LUKE STUDEBAKER (YSOA M.Arch I 2019)
1. Before getting on with the revival, let’s first examine the death. As Rudolph Hall lore goes, the fiery demise of the Department of City Planning coincided with the real conflagration that ripped through the Art and Architecture Building on June 14th, 1969. In fact, the department was formally ended by Yale President Kingman Brewster in December of 1970, but the historical details of its dissolution are only slightly more prosaic than a structure fire. In the late sixties, the School of Art & Architecture was a site of intense activism, both in concert with the broader student activism of the day and specifically directed at reforms within the school. Students advocated for a more relevant and socially minded curriculum, as well as for greater student involvement in the process of reform. In November 1968 Yale students participated in a walk-out at the New England regional AIA meeting in protest of what they perceived as a “lack of moral and political concern within the design profession.” The group of protesters quickly channeled their energy into a broadsheet, Novum Organum, a “new organ” of the student body. That same month, ten African-American students in the school formed the Black Workshop, which sought to increase diversity in the fields of architecture and planning and to teach students skills for working in disadvantaged communities of color. Within the School of Art & Architecture, students’ calls for more participation in shaping their education increased. According to architectural historian Brian Goldstein, this was the cause of planning’s downfall at Yale: the department’s small size and sympathetic faculty led it to cede too much control to students, at least in the eyes of Brewster. After the school went through with the student proposal to admit a half-nonwhite city planning class for the 1969—70 school year, defying the university’s directive (which the administration claimed was due to funding issues), the president moved to shut the department.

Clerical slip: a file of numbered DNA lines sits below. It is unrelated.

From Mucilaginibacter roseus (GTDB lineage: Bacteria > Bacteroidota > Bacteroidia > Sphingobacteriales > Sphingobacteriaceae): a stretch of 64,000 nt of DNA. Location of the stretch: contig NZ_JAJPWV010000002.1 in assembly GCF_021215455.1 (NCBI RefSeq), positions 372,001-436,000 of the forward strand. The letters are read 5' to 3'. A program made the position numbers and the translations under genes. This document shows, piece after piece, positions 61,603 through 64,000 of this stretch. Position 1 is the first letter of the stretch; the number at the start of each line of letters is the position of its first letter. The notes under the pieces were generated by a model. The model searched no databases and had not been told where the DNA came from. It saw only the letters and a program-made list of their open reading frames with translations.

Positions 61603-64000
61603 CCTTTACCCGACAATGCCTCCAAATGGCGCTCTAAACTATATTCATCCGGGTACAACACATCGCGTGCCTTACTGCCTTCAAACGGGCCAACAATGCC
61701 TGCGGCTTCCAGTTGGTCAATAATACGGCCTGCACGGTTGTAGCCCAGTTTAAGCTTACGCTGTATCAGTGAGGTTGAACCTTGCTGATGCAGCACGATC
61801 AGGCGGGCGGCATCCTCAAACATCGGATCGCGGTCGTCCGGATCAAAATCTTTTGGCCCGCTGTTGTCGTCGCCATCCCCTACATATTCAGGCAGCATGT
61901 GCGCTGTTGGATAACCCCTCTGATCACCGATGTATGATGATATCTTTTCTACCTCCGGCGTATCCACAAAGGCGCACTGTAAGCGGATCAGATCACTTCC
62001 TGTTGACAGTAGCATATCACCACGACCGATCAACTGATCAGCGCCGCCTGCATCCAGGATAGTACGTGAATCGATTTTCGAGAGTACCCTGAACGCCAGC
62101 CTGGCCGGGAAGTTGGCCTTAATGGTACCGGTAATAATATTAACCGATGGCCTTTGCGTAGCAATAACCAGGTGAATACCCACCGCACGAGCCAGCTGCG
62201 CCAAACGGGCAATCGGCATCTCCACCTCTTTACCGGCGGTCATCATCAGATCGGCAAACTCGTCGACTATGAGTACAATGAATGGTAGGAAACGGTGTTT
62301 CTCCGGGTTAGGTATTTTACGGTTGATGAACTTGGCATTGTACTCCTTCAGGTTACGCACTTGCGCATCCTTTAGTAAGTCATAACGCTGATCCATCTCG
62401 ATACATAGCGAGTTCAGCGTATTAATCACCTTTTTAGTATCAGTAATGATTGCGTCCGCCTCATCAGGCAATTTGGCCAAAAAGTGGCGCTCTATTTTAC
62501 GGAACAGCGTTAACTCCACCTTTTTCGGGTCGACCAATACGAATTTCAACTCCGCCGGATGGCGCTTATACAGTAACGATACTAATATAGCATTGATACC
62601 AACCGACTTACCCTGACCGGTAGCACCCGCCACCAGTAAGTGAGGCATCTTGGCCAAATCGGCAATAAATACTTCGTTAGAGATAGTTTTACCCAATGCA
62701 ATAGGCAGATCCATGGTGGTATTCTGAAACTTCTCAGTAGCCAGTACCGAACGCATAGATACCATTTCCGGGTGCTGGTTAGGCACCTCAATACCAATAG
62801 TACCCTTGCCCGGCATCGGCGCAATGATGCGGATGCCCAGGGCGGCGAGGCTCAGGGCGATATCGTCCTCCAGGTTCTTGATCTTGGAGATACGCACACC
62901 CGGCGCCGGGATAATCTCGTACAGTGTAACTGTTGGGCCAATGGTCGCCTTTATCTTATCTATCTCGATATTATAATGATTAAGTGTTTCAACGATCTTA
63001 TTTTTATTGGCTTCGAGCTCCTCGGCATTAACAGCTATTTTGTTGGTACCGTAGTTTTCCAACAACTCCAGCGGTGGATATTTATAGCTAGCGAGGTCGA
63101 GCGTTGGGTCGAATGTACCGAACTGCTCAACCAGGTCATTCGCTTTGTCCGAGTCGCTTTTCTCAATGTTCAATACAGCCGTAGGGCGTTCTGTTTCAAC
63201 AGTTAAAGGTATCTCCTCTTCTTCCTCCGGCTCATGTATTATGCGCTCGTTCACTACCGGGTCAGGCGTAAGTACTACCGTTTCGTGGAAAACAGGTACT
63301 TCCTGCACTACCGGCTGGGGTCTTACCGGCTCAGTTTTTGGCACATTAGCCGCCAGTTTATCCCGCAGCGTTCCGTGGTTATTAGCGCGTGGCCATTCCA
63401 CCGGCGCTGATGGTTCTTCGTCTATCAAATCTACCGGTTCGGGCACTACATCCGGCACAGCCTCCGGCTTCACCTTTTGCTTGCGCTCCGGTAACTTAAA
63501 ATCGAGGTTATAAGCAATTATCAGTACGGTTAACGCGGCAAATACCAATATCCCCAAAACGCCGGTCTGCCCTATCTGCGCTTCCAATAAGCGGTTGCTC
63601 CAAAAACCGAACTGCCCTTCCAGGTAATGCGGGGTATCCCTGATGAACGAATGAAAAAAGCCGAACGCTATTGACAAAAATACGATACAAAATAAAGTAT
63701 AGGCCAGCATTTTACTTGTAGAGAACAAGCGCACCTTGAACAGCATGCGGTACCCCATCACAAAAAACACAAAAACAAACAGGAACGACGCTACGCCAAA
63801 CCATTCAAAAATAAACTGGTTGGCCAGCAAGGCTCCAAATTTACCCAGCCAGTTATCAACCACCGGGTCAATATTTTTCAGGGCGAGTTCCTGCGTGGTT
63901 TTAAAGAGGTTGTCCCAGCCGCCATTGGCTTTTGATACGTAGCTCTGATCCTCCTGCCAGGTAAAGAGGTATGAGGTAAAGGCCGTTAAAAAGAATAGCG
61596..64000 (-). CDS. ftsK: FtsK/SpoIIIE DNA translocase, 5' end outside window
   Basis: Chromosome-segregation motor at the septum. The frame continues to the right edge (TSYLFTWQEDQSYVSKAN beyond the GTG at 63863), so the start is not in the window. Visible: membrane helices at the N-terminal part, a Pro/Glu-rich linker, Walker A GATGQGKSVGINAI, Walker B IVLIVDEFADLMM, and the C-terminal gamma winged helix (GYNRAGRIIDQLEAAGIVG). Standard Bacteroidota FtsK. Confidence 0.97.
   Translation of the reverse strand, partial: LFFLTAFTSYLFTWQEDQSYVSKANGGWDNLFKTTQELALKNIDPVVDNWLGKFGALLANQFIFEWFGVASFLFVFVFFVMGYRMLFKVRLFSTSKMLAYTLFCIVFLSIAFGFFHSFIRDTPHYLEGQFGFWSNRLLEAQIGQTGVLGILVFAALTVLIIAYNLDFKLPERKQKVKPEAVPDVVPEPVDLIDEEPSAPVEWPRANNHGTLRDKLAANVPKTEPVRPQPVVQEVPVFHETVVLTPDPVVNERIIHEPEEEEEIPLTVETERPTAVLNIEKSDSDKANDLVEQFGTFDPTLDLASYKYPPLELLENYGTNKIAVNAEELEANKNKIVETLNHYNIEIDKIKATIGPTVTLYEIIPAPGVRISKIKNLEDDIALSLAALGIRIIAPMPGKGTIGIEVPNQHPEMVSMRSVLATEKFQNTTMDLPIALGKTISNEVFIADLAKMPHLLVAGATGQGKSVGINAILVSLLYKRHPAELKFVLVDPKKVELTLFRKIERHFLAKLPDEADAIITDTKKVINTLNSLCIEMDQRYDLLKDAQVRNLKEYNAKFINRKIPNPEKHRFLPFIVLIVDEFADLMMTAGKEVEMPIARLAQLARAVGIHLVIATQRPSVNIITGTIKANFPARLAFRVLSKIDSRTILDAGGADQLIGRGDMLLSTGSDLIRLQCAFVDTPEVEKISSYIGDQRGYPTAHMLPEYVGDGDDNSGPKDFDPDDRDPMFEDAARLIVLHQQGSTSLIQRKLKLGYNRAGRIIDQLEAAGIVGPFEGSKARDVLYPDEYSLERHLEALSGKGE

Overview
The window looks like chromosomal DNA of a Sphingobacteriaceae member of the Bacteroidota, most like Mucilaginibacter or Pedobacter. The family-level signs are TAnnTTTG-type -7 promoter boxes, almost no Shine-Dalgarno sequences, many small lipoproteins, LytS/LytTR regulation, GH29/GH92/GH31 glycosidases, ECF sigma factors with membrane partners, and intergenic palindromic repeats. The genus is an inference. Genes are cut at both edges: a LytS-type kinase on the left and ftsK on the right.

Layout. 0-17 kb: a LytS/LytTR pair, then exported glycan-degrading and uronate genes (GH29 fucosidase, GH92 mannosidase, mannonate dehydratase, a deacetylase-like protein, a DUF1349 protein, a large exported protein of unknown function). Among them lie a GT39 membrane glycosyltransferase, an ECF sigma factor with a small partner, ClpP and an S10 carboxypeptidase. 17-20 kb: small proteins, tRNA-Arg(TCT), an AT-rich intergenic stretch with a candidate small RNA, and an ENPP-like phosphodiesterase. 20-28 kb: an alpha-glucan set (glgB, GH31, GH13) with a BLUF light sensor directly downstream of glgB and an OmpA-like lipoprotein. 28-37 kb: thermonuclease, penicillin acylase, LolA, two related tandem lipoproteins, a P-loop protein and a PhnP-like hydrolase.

2. Back to that fire. Could it be that we prefer the story in which the planning department simply went up in smoke, leaving behind only a charred, empty husk? After all, better to project our nostalgia—a discontent with our present—for an imagined era onto an unexamined story. But the takeaway from the events of 1969—70 shouldn’t be an elegy for planning as a formal department, or even a curriculum track. While the demise of the planning department is a cautionary tale of student attempts to engage the administration too directly that may (or may not!) be out of date today, the events at the school in the late sixties are more importantly a lesson about the power of an organized student body. The revival of planning advocated for in this issue of Paprika will be, of course, dependent on the administration. The urbanism and planning curriculum at Yale can and should be expanded to better address the issues we face as architects working in world that continues to urbanize. We should also recognize, however, our own power as students to promote ideas and shape conversations. In the present moment that spells a future of activism—much of it concerning “urban issues”—by many of us here at the School of Architecture, we will do well to look out for the ways such activism can inflect our work.